Finally, Germany should restore to service the three nuclear power plants that it shut down only two months ago. Nuclear power is an excellent substitute for European gas demand, but it takes years to build new plants. By re-opening perfectly good nuclear plants, Germany can take a bite out of Europe’s fossil fuel demand.
Addressing the long-term energy rent problem
We also need increases in energy over the long run because this conflict may last a long time. US and UK officials are estimating 10 years or more. Furthermore, Russia’s ability to produce energy will atrophy under sanctions and divestment. Without access to Western financing, expertise, technology, or even spare parts, Russia’s output will decline over time. Western firms are exiting partnerships with Russian companies in technically challenging energy projects—for example, ExxonMobile is discontinuing operations at Sakhalin-1. This divorce will reduce Russian output over time, regardless of whether sanctions remain in place.
In the medium and long run, we need to invest in non-fossil energy, not only because it would emit less carbon dioxide and enable greater energy abundance, but also because it would drain the coffers of rentier states around the world, including Russia. Wind and solar energy have become incredibly cheap, but they don’t work in all locations. Solar, in particular, does not offer much of a solution for Europe, because Europe is at counterintuitively high latitude. Berlin, for example, is further north than Saskatoon, Saskatchewan.
In order to produce the firm and dense power we need to really have strategic autonomy from rentier states, we must develop new geothermal and nuclear technologies. For advanced geothermal, which is technologically similar to oil and gas drilling, the existence of an oil services industry in the United States gives it a leg up over many other parts of the world. If Europe is willing in the short term to legalize fracking, the oil services industry that develops will be able to pivot to geothermal over the medium term as I expect to happen in the US. The biggest obstacle to geothermal development in the US is our insane permitting system under the National Environmental Policy Act.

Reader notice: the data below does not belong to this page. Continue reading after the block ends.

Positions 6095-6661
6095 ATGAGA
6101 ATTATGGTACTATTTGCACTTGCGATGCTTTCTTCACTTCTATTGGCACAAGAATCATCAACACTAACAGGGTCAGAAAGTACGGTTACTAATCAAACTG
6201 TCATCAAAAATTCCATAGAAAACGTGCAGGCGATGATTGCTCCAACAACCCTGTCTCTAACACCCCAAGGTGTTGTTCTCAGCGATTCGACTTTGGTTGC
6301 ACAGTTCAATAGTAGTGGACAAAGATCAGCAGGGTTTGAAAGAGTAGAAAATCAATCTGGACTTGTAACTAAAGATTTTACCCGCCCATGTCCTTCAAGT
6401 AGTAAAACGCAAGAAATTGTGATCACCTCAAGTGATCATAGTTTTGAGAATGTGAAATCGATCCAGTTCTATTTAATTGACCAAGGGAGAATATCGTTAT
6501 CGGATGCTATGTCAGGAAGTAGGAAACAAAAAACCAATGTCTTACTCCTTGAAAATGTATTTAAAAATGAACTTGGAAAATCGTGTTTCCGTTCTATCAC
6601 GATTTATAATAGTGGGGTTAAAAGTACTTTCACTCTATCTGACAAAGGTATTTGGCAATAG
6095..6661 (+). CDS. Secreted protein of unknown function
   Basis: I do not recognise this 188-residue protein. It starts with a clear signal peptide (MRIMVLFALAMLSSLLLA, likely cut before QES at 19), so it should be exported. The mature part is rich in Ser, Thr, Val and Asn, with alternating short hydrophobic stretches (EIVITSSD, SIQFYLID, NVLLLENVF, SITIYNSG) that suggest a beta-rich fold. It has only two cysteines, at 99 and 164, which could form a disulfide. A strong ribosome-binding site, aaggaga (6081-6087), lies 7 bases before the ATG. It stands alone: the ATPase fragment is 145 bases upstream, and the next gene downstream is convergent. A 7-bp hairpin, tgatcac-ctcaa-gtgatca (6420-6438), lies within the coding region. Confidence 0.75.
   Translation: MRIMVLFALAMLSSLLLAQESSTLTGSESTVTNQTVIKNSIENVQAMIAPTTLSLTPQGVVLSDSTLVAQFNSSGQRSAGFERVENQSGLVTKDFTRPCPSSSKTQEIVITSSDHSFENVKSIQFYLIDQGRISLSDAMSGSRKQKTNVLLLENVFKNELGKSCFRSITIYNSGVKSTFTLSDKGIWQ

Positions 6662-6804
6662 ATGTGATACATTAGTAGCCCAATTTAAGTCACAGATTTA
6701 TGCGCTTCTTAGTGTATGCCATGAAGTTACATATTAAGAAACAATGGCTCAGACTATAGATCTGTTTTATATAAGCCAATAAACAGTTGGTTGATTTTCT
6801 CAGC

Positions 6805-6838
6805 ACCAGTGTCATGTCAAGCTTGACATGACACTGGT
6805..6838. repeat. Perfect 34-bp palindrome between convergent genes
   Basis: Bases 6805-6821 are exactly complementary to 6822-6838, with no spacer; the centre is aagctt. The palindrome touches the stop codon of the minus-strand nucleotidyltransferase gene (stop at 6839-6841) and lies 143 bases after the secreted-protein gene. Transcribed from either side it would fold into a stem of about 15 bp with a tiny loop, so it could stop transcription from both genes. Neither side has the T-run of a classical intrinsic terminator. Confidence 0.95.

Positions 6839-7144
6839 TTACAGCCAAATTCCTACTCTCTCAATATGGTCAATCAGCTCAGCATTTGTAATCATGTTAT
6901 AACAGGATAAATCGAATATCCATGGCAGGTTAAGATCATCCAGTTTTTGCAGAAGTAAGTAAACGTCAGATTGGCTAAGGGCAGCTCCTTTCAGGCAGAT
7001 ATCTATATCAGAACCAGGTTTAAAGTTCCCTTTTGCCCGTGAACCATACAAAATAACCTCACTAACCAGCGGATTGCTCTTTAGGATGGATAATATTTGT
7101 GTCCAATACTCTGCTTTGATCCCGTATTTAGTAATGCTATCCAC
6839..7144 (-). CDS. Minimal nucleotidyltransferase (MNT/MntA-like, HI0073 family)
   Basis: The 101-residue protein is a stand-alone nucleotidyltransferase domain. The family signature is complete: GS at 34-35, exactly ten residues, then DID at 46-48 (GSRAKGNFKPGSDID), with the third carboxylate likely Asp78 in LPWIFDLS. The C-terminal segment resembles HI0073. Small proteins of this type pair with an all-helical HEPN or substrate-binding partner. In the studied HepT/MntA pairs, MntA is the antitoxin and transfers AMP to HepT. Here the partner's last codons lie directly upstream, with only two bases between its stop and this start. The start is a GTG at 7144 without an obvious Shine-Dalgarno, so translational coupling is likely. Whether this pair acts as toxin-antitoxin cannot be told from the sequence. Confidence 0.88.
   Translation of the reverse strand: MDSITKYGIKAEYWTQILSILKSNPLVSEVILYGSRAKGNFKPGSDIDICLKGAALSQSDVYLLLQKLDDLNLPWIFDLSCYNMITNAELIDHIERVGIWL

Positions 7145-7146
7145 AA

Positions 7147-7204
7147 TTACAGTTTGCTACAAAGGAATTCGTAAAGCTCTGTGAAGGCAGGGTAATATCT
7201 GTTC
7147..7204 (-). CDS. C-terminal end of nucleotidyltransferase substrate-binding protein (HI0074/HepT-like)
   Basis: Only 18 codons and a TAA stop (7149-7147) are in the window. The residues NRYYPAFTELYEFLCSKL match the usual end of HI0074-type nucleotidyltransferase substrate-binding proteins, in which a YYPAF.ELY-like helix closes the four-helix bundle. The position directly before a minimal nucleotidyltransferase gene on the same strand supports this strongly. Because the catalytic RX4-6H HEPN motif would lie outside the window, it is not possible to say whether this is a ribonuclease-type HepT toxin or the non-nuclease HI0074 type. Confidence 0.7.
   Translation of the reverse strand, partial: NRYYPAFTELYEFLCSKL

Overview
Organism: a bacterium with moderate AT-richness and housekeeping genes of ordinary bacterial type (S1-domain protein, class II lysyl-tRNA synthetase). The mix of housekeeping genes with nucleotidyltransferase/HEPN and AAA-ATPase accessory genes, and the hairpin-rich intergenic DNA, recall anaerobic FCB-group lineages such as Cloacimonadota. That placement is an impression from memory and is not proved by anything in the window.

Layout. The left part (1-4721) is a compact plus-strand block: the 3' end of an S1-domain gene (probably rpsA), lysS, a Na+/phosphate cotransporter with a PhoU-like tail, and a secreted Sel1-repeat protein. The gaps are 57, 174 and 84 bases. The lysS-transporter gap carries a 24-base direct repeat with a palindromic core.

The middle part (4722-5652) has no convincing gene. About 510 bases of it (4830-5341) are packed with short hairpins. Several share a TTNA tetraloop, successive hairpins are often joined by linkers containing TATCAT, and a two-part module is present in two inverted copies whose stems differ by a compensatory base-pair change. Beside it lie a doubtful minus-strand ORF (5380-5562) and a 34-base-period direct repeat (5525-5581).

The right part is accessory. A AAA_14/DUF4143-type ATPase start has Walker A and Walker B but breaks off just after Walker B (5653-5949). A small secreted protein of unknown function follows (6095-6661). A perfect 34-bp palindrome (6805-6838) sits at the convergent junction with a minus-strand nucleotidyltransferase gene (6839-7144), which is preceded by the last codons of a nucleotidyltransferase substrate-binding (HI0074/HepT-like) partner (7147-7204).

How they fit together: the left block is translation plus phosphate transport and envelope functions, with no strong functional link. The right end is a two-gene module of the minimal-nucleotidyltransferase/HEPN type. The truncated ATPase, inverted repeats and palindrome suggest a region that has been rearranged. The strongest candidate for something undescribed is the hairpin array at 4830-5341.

All over the world, we need more nuclear power plants. In the United States, there is not a single operating reactor that began its permitting and licensing process since the Nuclear Regulatory Commission was established in 1975. We need wholesale NRC reform, potentially including ending the independent agency as we know it and moving its functions under the Department of Energy.
The United States needs to take a lesson from France, which generates 70% of its electricity from nuclear reactors. Unlike the US, France’s 56 operating nuclear reactors consist of only a small number of models. By churning out reactors in cookie-cutter fashion, France drives the cost of nuclear power down. In the US, we have more site-specific requirements (such as NEPA review) that make the cookie cutter approach challenging. It’s possible that new technologies such as microreactors and small modular reactors could bring economies of scale to American nuclear power, but that will require regulators to approve these new designs and projects.
We must become less complacent. The invasion of Ukraine, and the brutal slaughter of large numbers of innocent civilians that now seems likely, is Vladimir Putin’s fault. But Putin was enabled every step of the way by Western complacency about energy supplies.
If we want to avoid future such crises, we should develop such a rich abundance of energy supplies that dictators reliant on resource rents will cease to exist, or in any case, won’t be inclined to miscalculate Western strategic autonomy.